Friends of Canadian Broadcasting is calling on Parliament to restrain social media platforms from distributing harmful or hateful content by applying the same laws that publishers and broadcasters already face.
The lobby group’s executive director says courts should be penalizing social media platforms that knowingly spread harmful content.
Daniel Bernhard made the comments shortly after Friends of Canadian Broadcasting released a research paper that argues social media platforms aren’t passive or neutral when it comes to content distribution.
The report says platforms like Facebook and YouTube routinely exercise editorial control by promoting content that users have never asked to see or sometimes conceal content without consulting users.
The report says traditional publishers can be held partly liable under Canadian law for harmful content but the same standard hasn’t been applied to internet platforms.
Facebook didn’t immediately comment on the research paper or Bernhard’s remarks.
The report was released as members of Parliament return to Ottawa this week and the Trudeau government prepares to lay out its plans for the coming session.
Among other things, Bernhard said that social media tell regulators and advertisers that they have very detailed knowledge of what’s being posted on their platforms and exercise control over what is made available to the public.
“(Facebook CEO) Mark Zuckerberg has claimed under oath that Facebook takes down 99 per cent of terrorist content before a human user ever sees it (and) 89 per cent of hate speech supposedly comes down before a human ever sees it,” Bernhard said.
He said that means Facebook in particular, and social media in general, should have the same responsibility to abide by Canadian laws as conventional publishers and broadcasters.
“If a judge finds that the content is illegal and that a platform has amplified it, the platform should be held responsible. And not only that, but that the penalty should be commensurate to their revenue and size so it hurts accordingly,” Bernhard said.
David Paddon, The Canadian Press
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Social Media Restrictions Cannot Keep Up with Hidden Codes and Symbols – Scientific American
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On the same day that President Donald Trump announced his COVID-19 diagnosis, Twitter reminded users of its policy that “tweets that wish or hope for death, serious bodily harm or fatal disease against *anyone* are not allowed and will need to be removed.” The social media platform soon filled with posts accusing it of hypocrisy: threats targeting women and people of color have accumulated for years without removal, users said. But even as Twitter attempted to enforce its rules more stringently, thinly veiled posts slipped through the cracks.
By referencing schadenfreude, karma or the old adage “you reap what you sow” in reference to Trump’s illness, many Twitter users avoided explicitly violating the site’s abuse policy while leaving no doubt as to their intended sentiment. Scholars who study social media discourse say this incident reflects a broader phenomenon: Whenever online authorities (whether social media platforms or governments) attempt to restrict speech on the Internet, people will find creative ways to subvert the rules. These strategies can be used to spread abuse—or to preserve freedom of expression.
China’s government, for instance, prohibits social media posts referencing June 4, the anniversary of the 1989 Tiananmen Square crackdown that killed an unknown number of Chinese pro-democracy protesters and their sympathizers. In the early days of Chinese microblogging platform Sina Weibo, users sidestepped the ban by referring to “May 35” instead. “But eventually [the censors] caught up with that, and they banned that, too,” says Susan Herring, a linguist at Indiana University Bloomington who studies technology-mediated communication. “It’s a race to try to fool the censors…. The people are constantly coming up with creative new symbols.”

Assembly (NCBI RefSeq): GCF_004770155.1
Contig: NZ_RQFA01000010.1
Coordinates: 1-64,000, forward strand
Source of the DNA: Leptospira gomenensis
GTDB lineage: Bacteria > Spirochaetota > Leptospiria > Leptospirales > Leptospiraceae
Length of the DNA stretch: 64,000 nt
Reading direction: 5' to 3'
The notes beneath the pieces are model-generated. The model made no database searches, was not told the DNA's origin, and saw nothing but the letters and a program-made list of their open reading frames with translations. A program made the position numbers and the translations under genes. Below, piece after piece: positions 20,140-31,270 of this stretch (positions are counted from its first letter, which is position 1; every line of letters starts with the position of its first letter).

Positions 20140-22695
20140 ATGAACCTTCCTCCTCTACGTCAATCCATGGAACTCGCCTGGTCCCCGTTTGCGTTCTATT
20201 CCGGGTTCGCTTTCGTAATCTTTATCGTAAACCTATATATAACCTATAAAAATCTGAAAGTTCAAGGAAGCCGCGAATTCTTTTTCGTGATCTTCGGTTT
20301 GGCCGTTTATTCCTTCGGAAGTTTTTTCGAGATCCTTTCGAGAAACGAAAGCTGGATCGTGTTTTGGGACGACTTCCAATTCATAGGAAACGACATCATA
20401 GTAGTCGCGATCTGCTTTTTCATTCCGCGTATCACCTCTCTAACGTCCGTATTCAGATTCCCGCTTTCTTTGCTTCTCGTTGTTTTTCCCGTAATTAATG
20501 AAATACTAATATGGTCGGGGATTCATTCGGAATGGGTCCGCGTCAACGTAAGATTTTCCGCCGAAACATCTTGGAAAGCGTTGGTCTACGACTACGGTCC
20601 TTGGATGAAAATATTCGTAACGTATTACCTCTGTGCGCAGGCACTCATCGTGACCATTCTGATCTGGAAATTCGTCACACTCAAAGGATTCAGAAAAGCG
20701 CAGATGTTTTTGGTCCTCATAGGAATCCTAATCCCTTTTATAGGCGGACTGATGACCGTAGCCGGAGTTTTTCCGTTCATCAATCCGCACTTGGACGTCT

The use of symbolism to avoid censorship is as old as language itself. In the antebellum U.S., Harriet Tubman communicated with fugitives escaping slavery by singing songs with hidden meanings that their pursuers would not understand. When homosexuality was illegal in the 20th-century U.K., members of the gay subculture used a secret slang called Polari. Herring says the cycle of code making and code breaking “is a major driver of language change.” In French, for instance, slang words known as verlan are created by transposing the syllables of an existing word. Because many verlan terms originated as a secret code to discuss illicit behavior, the process was often repeated when a new form became too recognizable. In this way, femme (the standard word for “woman”) gave rise to meuf, which in turn became feumeu. Analogously, online coded symbols evolve as their previously secret meanings become well-known.
On the Internet, such symbols can manifest as words or visual motifs, including emoji, memes or other images. The specific form of a symbol ultimately matters less than the idea it represents, says Ryan Milner, who studies Internet culture at the College of Charleston. But he notes that visual symbols have proved particularly effective at evading censorship, thanks to their inherent ambiguity. And their power to spread rapidly online derives from their ability to establish an in-group and out-group. “As they get more esoteric, as they get more inside jokey, then there’s more and more of a signal that ‘if you get this, if you’re part of the joke—then you are one of us,’” Milner says, “and ‘if you don’t get it…, then you’re not one of us.”
Pepe the Frog exemplifies the capacity of memes to both foment hate and defy oppression. The meme began life as an innocent cartoon amphibian, but as it grew in popularity, users of the online message boards 4chan, 8chan and Reddit began making anti-Semitic and racist versions of it. By 2016 Pepe the Frog had gained such widespread use among white supremacists in the U.S. that the Anti-Defamation League declared it a hate symbol. In 2019, however, pro-democracy protestors in Hong Kong—mostly unaware of Pepe’s associations with white supremacy—adopted the image to symbolize their movement. In both cases the meme’s coded meaning allowed it to spread uncensored, eventually garnering widespread recognition that elevated the public profile of the groups using it.
For many visual symbols, “there is this consistent push-pull” between recognizability and secrecy, Milner says. For groups aiming to persuade, “publicity is going to be good,” he adds. But for those seeking a clandestine “knowing wink,” too much attention can undercut a symbol’s effectiveness.